Poison BlackBerry Devices in the Cloud
A security expert got headlines this week by declaring a new era of security dangers for those using mobile devices and cloud services. Why his concerns are justified.
By Bill Brenner , Senior Editor
October 07, 2009 — CSO —
We've been writing a lot about security threats against cloud services and mobile devices of late, not because the threats are new, but because a lot of apathy abounds.
The latest headline comes by way of Dhillon Andrew Kannabhiran, host and organizer of the Hack In The Box (HITB) security conference in Kuala Lumpur, Malaysia. In an interview with Dan Nystedt of the IDG News Service, he warned that a new era of computing is at hand and that botnet herders and malware writers of the world are ready to pounce. [See: Hackers Plan to Clobber the Cloud, Spy on BlackBerries.]
"The focus [of security] is definitely moving towards 'the cloud' and to the security of embedded devices (Android, iPhone) to more advanced client-side attacks which leverage on Web 2.0 technologies, such as attacks on Facebook, Twitter and other popular sites," he said.
He's right, and too few users are taking notice.
Security warnings surrounding wireless and mobile technology and cloud services have been repeated frequently in the last couple years. But up until recently, the types of attacks experts described have been theoretical. One of the more popular debates surrounding what could be centered around whether President Obama should be forced to relinquish his BlackBerry in the name of national security.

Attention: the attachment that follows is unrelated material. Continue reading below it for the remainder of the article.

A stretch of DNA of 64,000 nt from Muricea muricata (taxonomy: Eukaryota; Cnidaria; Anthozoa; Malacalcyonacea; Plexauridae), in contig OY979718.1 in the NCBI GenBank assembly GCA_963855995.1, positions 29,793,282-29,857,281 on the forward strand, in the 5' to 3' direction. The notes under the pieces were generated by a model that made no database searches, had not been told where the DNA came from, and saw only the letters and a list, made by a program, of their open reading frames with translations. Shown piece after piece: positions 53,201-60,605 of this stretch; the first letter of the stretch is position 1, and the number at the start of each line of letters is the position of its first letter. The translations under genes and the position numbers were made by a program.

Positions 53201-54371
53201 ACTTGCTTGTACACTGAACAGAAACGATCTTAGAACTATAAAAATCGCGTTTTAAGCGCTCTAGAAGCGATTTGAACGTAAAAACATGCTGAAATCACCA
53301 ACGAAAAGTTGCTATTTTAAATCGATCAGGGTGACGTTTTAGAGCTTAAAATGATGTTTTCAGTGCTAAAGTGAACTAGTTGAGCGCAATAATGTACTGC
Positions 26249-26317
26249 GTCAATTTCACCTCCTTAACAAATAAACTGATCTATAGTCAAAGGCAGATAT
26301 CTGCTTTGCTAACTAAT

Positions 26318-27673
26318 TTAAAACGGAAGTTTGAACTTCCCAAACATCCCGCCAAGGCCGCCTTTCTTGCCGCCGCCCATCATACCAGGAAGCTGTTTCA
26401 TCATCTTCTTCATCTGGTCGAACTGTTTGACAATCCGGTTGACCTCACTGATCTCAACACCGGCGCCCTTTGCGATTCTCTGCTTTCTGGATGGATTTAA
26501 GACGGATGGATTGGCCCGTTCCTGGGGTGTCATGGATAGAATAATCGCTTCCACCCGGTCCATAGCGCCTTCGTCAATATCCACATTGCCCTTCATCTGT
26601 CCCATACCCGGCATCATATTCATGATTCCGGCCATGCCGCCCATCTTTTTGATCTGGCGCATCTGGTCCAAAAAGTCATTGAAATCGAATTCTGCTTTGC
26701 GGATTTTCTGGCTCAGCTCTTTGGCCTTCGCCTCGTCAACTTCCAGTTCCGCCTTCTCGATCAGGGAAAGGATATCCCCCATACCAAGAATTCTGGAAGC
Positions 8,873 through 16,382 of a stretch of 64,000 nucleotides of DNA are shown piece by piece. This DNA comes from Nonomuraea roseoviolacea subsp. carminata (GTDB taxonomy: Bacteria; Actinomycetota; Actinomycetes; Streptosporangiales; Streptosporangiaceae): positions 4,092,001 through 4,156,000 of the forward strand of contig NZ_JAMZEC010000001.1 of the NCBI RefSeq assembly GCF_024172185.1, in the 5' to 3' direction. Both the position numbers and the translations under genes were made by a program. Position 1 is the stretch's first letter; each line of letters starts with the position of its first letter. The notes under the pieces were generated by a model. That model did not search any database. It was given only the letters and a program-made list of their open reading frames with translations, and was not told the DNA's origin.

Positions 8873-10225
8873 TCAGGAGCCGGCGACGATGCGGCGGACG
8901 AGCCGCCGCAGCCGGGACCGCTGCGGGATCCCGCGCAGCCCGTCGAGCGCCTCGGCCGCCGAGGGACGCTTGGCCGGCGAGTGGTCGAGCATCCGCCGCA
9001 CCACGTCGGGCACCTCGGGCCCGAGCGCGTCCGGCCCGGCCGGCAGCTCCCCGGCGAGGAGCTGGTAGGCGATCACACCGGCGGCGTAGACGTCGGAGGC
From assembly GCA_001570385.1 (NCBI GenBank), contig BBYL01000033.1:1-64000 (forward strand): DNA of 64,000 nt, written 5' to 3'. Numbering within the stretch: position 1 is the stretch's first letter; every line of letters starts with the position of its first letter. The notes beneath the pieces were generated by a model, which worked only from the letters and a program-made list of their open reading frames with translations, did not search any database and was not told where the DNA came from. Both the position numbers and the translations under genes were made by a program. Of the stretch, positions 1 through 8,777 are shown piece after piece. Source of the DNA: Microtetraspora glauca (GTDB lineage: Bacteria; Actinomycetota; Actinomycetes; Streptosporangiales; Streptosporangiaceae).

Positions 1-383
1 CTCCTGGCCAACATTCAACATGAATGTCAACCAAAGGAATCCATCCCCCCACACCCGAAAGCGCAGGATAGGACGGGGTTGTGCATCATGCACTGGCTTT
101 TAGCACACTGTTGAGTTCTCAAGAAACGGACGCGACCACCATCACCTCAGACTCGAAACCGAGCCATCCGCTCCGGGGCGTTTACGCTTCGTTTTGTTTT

FOR A LOOK BACK AT THE OBAMA/BLACKBERRY DEBATE, SEE:
- Opinion: Obama's BlackBerry No Security Threat
- West Wing BlackBerry Security: Possible or Pipe Dream?
- Obama's BlackBerry Prompts Interest in Mobile Voice Encryption
- Podcast: Former Bush Deputy Chief of Staff Joe Hagin on Why Mobile Tech is GOOD for West Wing Security
There have only been sporadic reports of attacks against BlackBerry or iPhone devices. As for the cloud, many of those who use cloud services still have little understanding of what they're dealing with.
FOR MORE ON CLOUD SECURITY, SEE OUR ONGOING SERIES:
- 5 Mistakes a Security Vendor Made in the Cloud
- Defining Cloud Security: Six Perspectives
- Cloud Security: Danger (and Opportunity) Ahead
- Cloud Security: Time to Smoke Another One?
- Podcast: Why IT Security Pros Have Their Heads in the Clouds
- Forrester: A Close Look At Cloud Computing Security Issues
- Winkler: The Real Problems With Cloud Computing
But the fact of the matter is that most of us now have a BlackBerry or iPhone, and we're not afraid to use them. We're also increasingly dependent on cloud-based services. I admit I can't live without my BlackBerry nearby, and I rely on quite a few Google apps. Neither was the case for me just a couple years ago. My 8-year-old son recently asked, in all seriousness, if I check my Blackberry during a shower.